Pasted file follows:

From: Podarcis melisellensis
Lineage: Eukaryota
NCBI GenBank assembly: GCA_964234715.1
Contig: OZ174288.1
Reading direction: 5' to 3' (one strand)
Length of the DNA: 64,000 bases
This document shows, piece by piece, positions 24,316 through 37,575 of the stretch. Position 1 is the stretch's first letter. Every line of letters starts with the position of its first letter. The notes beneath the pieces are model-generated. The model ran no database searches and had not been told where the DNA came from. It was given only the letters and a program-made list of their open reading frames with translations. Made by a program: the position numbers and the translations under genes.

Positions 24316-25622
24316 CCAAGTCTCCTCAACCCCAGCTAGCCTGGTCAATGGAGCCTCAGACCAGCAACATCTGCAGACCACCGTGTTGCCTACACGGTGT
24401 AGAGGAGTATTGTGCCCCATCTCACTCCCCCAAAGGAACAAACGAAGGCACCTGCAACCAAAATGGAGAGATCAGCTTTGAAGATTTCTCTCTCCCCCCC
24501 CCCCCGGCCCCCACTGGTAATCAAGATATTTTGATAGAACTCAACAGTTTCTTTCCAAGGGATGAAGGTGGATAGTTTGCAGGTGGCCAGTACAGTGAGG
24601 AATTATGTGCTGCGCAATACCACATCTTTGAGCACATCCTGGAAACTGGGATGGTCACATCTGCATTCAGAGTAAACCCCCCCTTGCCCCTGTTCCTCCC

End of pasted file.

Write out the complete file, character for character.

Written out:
From: Podarcis melisellensis
Lineage: Eukaryota
NCBI GenBank assembly: GCA_964234715.1
Contig: OZ174288.1
Reading direction: 5' to 3' (one strand)
Length of the DNA: 64,000 bases
This document shows, piece by piece, positions 24,316 through 37,575 of the stretch. Position 1 is the stretch's first letter. Every line of letters starts with the position of its first letter. The notes beneath the pieces are model-generated. The model ran no database searches and had not been told where the DNA came from. It was given only the letters and a program-made list of their open reading frames with translations. Made by a program: the position numbers and the translations under genes.

Positions 24316-25622
24316 CCAAGTCTCCTCAACCCCAGCTAGCCTGGTCAATGGAGCCTCAGACCAGCAACATCTGCAGACCACCGTGTTGCCTACACGGTGT
24401 AGAGGAGTATTGTGCCCCATCTCACTCCCCCAAAGGAACAAACGAAGGCACCTGCAACCAAAATGGAGAGATCAGCTTTGAAGATTTCTCTCTCCCCCCC
24501 CCCCCGGCCCCCACTGGTAATCAAGATATTTTGATAGAACTCAACAGTTTCTTTCCAAGGGATGAAGGTGGATAGTTTGCAGGTGGCCAGTACAGTGAGG
24601 AATTATGTGCTGCGCAATACCACATCTTTGAGCACATCCTGGAAACTGGGATGGTCACATCTGCATTCAGAGTAAACCCCCCCTTGCCCCTGTTCCTCCC